B-roll footage draws attention to details in a scene. If you’re filming a makeup unboxing for YouTube, your subscribers want to know as much as possible about the products — so show them. Include close-up shots of the parts you like and the parts you don’t, like a unique mascara brush and packaging that’s difficult to use. These detailed clips help viewers better understand the products’ features and decide whether they should use them too. 

Hides Errors

If you mess up a word or trip while walking on the sidewalk, you don’t have to re-record. Use B-roll to trim away the mistake and replace it with a different shot. If you’re recording a guitar jam session and someone walks into your home studio, you can cut that part out and instead put in some B-roll clips that match the vibe of the music, like landscapes or moments from your life. 

Creates Engaging Transitions

Adding B-roll gives you more opportunities for interesting transitions between clips, which amp up the comedy or storytelling in your video. You sitting in your Tokyo hotel talking without interruption might feel stale, but the B-roll helping walk viewers through the city keeps them engaged from scene to scene. 

These transitions add a lot of value and are easy to create. Just use Captions’ intuitive splicing tool to make smooth jumps between clips and add over 10 transition types, including zoom, glitch, and left or right. 

How to Shoot B-Roll: 4 Pro Tips

When you shoot A-roll, you probably go in prepared. You have an idea of what you hope to show in the video, and you might even have a script to read from. However, when you collect B-roll, it usually happens more organically. Here’s how to take B-roll you’ll use later:

1. Go B-Roll Hunting

Look for B-roll footage after or while shooting A-roll. Film your surroundings and extra details, even if you’re not sure how (or if) those clips will tie into the final version. Having extra material can help you cover up an error or add context. 

You can also B-roll hunt without having a plan at all. Take a day to film interesting scenes, landscapes, and objects or seemingly “random” moments. You may find ways to incorporate those clips into a video tomorrow or even one you make months later, like building a library of B-roll to have on hand.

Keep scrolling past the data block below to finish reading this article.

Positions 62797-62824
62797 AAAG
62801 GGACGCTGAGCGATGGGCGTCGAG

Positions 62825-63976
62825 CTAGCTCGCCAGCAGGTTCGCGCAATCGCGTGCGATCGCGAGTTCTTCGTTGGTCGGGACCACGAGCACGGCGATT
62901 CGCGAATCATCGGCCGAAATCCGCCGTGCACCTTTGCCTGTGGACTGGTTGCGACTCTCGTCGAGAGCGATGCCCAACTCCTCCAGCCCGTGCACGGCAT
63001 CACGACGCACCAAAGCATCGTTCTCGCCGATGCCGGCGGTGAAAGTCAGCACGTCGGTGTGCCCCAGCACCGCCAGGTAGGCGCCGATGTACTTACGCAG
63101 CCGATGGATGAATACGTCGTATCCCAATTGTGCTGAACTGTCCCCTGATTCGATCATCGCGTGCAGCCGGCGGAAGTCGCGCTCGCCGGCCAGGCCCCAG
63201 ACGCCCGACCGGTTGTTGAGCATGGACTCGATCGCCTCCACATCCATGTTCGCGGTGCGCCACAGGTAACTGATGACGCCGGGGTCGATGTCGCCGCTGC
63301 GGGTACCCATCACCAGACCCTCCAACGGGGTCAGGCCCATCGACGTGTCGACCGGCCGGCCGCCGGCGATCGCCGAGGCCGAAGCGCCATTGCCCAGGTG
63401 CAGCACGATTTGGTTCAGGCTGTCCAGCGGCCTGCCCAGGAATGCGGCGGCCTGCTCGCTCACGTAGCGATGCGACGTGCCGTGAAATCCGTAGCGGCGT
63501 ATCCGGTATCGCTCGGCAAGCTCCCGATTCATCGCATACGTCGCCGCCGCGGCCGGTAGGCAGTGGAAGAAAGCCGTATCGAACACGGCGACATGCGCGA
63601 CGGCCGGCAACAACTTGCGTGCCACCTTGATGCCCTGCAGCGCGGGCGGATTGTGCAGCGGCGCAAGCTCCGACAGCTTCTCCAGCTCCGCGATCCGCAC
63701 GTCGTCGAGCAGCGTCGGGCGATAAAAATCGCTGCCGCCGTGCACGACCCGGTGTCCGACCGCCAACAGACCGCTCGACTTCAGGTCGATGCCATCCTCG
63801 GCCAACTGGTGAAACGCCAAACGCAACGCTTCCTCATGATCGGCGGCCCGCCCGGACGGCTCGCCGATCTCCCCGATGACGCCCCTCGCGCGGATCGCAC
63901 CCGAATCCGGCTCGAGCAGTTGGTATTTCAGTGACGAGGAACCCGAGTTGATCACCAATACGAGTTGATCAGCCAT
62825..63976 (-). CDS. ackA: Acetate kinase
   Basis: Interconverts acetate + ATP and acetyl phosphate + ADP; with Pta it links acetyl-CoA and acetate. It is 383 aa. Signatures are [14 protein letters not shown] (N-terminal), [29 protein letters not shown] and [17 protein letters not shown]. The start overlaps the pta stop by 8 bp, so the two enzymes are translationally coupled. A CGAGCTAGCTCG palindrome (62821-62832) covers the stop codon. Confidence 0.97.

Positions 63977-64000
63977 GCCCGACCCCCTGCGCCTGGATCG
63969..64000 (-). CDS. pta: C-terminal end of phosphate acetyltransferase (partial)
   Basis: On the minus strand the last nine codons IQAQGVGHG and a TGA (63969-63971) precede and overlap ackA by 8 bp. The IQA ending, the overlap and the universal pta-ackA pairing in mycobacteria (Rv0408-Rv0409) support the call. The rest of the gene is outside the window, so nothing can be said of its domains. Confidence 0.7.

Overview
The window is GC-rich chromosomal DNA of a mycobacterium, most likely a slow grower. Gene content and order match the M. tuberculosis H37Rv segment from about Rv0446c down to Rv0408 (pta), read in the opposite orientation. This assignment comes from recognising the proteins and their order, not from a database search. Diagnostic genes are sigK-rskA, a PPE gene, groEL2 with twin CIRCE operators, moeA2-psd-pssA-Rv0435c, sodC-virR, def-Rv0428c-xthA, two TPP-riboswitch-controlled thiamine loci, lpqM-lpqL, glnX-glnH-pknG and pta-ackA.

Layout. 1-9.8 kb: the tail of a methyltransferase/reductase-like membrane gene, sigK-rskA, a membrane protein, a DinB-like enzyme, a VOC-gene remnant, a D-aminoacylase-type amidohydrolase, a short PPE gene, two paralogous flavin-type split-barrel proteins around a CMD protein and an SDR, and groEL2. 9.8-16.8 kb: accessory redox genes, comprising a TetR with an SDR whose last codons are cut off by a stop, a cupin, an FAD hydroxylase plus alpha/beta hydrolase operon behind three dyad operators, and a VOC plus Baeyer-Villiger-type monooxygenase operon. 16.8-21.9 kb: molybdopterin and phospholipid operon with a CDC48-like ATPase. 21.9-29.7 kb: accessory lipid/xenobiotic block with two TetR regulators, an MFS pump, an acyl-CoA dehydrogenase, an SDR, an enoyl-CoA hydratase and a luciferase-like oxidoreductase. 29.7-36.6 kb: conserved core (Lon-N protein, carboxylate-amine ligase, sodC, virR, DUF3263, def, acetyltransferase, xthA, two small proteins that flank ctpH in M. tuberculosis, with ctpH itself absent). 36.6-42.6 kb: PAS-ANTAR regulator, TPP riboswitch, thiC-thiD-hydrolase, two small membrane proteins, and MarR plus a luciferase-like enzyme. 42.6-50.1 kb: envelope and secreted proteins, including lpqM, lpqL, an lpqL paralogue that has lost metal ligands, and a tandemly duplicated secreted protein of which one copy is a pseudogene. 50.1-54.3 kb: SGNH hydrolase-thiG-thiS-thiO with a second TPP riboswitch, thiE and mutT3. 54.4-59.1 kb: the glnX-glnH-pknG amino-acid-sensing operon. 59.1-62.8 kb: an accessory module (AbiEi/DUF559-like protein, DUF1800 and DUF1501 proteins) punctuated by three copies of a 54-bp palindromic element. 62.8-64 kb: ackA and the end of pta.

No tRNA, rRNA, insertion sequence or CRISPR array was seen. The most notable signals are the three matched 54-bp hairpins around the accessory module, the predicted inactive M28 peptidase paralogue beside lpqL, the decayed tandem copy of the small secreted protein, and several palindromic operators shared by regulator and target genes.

2. Take Establishing Shots

Not every video needs to show where it takes place. However, for those that do, establishing shots explain the location in seconds — which adds context and a nice image for viewers to look at. Picture filming a Seattle coffee shop tour. If you open the video with a shot of the Space Needle, there wouldn’t be any doubt about where you are.

Get in the habit of taking establishing shots, like cityscapes or interiors, to lead into scenes. These clips give context that grounds the viewer in a particular setting (even if it’s just your living room) and eases them into your video.

3. Experiment with Angles

A single camera on just your face or the thing you’re doing can be monotonous, causing viewers to get bored and lose interest in your content. B-roll gives you the chance to experiment with perspectives and angles you may not use in A-roll. 

If your A-roll is generally head-on recordings of you giving cooking tutorials, take shots of your finished dishes from above for B-roll and side shots of you slicing vegetables. When you splice these clips together, you’ll up the visual interest factor of your video — and with it, encourage longer watch times and boost engagement.

4. Always Keep the Camera Rolling

Life is full of surprising moments you’ll only catch if you keep your camera rolling. You can’t have your camera on all the time, but don't stop yourself from hitting record on the fly. Capture random footage when traveling, going about your day, or taking in new spaces. You may stumble upon images or interactions that add to A-roll you’ve already shot.

Don’t worry about accumulating too much footage. It’s better to have it than to wish you did. 

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Add B-roll To Your Videos With Captions

If you’ve collected B-roll footage and need to start splicing it into your video, Captions can help. Here’s how:

  1. Upload your A-roll footage to the Captions app as a new project.
  2. Start editing, then tap “AI Media.”
  3. Import a video from your camera roll.
  4. Adjust your B-roll the same way you’d edit any other clip to adjust the length, clip order, and double-check your captions.
  5. Click “Apply when you’re finished editing.
  6. Export your project when you’re finished editing.

Perfect Your Footage With Captions

Having so much A-roll and B-roll to organize in the editing stage is overwhelming. With the Captions app, it doesn’t have to be. 

Captions’ intuitive video trimmer tool lets you adjust every shot and transition to the millisecond and seamlessly combines clips into one video. You can cut just what you need from every clip and splice them together. Then, Captions can add B-roll footage to your video for you, giving you a studio-grade result in minutes. Try it today.

February 14, 2024
Min Read